• This study identified two kinds of environmental factors: obesity-promoting and obesity-impeding. In descending order of VIP, the obesity-promoting factors were edible oils per capita, food industry level, modified water source ratio, provincial GDP, washing machines, media (TV coverage), transportation capability, and health care service; the obesity-impeding factors were dependent children ratio, illiteracy rate of mothers, vegetables per capita, and school policy score. We additionally found that obesity was clustered in the northern and eastern provinces of China in the inferred prevalence map. Three provinces had predicted values above 15%, 10 provinces values of 10%-15%, nine provinces values of 5%-10%, and 9 provinces values below 5%. The total inferred average obesity prevalence among those aged 7-17 in the 31 analyzed Chinese provinces in 2011 was 9.69%.

    From the China Statistical Yearbook 2011 we collected data on food consumption, including consumption of grains, meat, poultry, vegetables, oils, and sugar, as well as dining out behaviors. In single factor regressions we found that the consumption of edible oil is a sensitive and statistically significant (P < 0.01) indicator of provincial obesity prevalence. Studies by Su et al., based on 1997-2009 Chinese data on the 7-17 age group, found that percentage of energy intake from fat was positively related to overweight and obesity (odds ratio = 1.01; 95% CI 1.00, 1.02; P = 0.006)[27], and that by 2009 57.0% of children and adolescents aged 7-17 consumed over 30.0% of their energy from fat, the upper limit recommended by the Chinese Dietary Reference Intakes[28]. Popkin's studies have found that when incomes increase, households from lower income strata tend to add more oils and sugar to diets already high in energy density[29]. Therefore, regulating the intake of edible oils is a top priority for controlling obesity. Intake of vegetables, with their low energy density and abundance of micronutrients, can help curb the rate of increase in obesity prevalence[30-31].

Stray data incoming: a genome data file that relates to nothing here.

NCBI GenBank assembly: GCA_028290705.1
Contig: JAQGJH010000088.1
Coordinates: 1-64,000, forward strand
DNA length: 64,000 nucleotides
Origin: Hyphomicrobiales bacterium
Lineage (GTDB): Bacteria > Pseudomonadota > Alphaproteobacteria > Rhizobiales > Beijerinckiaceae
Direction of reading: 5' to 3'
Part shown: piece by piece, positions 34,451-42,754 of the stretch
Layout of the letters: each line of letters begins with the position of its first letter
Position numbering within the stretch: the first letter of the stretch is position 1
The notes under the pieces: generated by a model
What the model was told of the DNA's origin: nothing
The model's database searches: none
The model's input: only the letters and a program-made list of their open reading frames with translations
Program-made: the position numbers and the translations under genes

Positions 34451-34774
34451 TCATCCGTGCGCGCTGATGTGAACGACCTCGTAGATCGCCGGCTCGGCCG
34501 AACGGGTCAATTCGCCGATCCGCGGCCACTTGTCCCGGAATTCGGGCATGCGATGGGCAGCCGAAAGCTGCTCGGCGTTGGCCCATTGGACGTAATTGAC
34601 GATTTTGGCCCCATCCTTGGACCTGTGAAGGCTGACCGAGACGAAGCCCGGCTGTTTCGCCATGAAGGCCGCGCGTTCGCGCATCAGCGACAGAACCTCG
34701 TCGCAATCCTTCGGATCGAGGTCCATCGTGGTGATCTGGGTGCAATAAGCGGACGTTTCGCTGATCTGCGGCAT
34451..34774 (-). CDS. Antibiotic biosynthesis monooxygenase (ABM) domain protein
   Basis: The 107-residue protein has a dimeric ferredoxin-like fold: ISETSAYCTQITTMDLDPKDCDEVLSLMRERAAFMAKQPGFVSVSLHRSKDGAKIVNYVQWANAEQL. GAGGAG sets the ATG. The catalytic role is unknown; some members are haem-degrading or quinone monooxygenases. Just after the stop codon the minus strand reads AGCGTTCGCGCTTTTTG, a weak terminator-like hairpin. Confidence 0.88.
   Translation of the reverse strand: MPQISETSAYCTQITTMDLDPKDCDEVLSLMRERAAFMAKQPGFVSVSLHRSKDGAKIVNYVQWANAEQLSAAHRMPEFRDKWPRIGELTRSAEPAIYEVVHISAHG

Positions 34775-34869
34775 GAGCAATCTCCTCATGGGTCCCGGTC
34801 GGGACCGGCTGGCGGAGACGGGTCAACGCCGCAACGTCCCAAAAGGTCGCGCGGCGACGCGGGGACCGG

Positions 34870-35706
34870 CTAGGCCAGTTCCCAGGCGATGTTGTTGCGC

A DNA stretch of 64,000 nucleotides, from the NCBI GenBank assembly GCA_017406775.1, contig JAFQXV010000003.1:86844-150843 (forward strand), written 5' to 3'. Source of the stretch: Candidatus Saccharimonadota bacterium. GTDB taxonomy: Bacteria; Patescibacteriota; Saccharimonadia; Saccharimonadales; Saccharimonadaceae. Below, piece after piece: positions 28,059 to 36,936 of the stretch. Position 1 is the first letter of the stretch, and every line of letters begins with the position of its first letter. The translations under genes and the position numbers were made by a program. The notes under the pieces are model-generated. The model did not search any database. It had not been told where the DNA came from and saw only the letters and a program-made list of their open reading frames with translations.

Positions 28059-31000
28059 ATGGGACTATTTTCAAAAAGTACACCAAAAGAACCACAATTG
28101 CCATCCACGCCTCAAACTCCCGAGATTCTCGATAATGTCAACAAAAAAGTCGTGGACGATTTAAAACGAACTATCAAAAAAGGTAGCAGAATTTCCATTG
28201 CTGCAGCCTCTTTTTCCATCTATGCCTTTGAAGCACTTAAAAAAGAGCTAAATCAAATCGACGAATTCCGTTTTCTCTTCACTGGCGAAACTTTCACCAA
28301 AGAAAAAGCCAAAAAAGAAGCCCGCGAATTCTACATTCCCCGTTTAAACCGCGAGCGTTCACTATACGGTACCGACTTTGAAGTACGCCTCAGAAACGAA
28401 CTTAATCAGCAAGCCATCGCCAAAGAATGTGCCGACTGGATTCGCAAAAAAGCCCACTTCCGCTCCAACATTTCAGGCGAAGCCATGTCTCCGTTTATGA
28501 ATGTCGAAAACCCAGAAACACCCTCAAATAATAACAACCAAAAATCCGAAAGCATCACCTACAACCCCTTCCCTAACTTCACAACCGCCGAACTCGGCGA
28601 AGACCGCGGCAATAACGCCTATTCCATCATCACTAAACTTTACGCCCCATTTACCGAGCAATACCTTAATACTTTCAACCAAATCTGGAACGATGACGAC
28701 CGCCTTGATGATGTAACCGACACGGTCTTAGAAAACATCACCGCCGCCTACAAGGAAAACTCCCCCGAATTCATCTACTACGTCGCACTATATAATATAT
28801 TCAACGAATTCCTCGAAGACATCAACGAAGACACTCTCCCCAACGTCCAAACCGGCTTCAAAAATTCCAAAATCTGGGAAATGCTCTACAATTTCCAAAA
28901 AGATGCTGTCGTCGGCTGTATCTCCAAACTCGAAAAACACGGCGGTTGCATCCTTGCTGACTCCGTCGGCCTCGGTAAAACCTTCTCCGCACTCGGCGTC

We used annual production of dairy products and soft drinks as variables representative of the development level of the modern food industry in each province. We found that provincial annual dairy production was more representative, with statistical significance (P < 0.01). The modern food industry provides abundant inexpensive food, increases the accessibility of food, and plays a role in reducing protein energy malnutrition. But in sustained economic growth, with increase of purchasing power and decrease of physical activity, the excessive oil, salt, and sugar content of processed foods contributes to obesity in children and adults[11, 32].

    In investigating environmental hygiene indicators such as modified water sources, tap water, and flush toilets, we found that the modified water source ratio was a sensitive indicator (P < 0.05). Since the 1950s, China has continuously improved the quality of available water sources; this has effectively controlled the prevalence of diarrhea, leading to improvement in the country's nutritional status and increase in BMI[33].

    We examined a group of economic indicators, including provincial GDP, GDP per capita, and individual incomes, and found that provincial GDP is a sensitive indicator of provincial obesity prevalence (P < 0.1). This is in line with results of other research[18, 34-35]. Kinge et al. examining data on obesity in 412, 921 individuals from 70 countries from 2002 to 2013, used GDP per capita as a measure of economic development. Obesity was positively associated with national GDP[34]. As countries experience economic development, they see a significant increase in the prevalence of overweight and obesity in children and adolescents[35].